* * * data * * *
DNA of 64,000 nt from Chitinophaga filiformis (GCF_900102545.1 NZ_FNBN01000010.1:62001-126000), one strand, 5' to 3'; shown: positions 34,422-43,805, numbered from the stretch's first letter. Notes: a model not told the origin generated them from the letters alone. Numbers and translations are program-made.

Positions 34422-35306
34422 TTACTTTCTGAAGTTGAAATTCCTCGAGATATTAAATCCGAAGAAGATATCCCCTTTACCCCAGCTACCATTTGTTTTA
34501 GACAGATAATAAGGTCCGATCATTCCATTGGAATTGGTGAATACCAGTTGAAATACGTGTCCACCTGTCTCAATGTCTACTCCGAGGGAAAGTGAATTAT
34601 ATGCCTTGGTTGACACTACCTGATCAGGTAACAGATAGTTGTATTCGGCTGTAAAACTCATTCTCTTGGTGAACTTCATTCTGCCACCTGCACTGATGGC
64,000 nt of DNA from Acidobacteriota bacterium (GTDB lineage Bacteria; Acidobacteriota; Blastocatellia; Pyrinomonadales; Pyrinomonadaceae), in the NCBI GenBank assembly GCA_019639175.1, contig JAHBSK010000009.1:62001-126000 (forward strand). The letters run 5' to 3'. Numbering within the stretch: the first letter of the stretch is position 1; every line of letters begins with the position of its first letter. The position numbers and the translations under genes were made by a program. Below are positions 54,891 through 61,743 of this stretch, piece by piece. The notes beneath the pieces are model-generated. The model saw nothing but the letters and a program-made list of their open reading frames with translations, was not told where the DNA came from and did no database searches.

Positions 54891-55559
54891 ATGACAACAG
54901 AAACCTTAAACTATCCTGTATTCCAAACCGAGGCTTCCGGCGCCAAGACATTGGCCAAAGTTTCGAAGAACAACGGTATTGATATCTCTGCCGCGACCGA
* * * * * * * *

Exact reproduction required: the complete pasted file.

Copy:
DNA of 64,000 nt from Chitinophaga filiformis (GCF_900102545.1 NZ_FNBN01000010.1:62001-126000), one strand, 5' to 3'; shown: positions 34,422-43,805, numbered from the stretch's first letter. Notes: a model not told the origin generated them from the letters alone. Numbers and translations are program-made.

Positions 34422-35306
34422 TTACTTTCTGAAGTTGAAATTCCTCGAGATATTAAATCCGAAGAAGATATCCCCTTTACCCCAGCTACCATTTGTTTTA
34501 GACAGATAATAAGGTCCGATCATTCCATTGGAATTGGTGAATACCAGTTGAAATACGTGTCCACCTGTCTCAATGTCTACTCCGAGGGAAAGTGAATTAT
34601 ATGCCTTGGTTGACACTACCTGATCAGGTAACAGATAGTTGTATTCGGCTGTAAAACTCATTCTCTTGGTGAACTTCATTCTGCCACCTGCACTGATGGC
64,000 nt of DNA from Acidobacteriota bacterium (GTDB lineage Bacteria; Acidobacteriota; Blastocatellia; Pyrinomonadales; Pyrinomonadaceae), in the NCBI GenBank assembly GCA_019639175.1, contig JAHBSK010000009.1:62001-126000 (forward strand). The letters run 5' to 3'. Numbering within the stretch: the first letter of the stretch is position 1; every line of letters begins with the position of its first letter. The position numbers and the translations under genes were made by a program. Below are positions 54,891 through 61,743 of this stretch, piece by piece. The notes beneath the pieces are model-generated. The model saw nothing but the letters and a program-made list of their open reading frames with translations, was not told where the DNA came from and did no database searches.

Positions 54891-55559
54891 ATGACAACAG
54901 AAACCTTAAACTATCCTGTATTCCAAACCGAGGCTTCCGGCGCCAAGACATTGGCCAAAGTTTCGAAGAACAACGGTATTGATATCTCTGCCGCGACCGA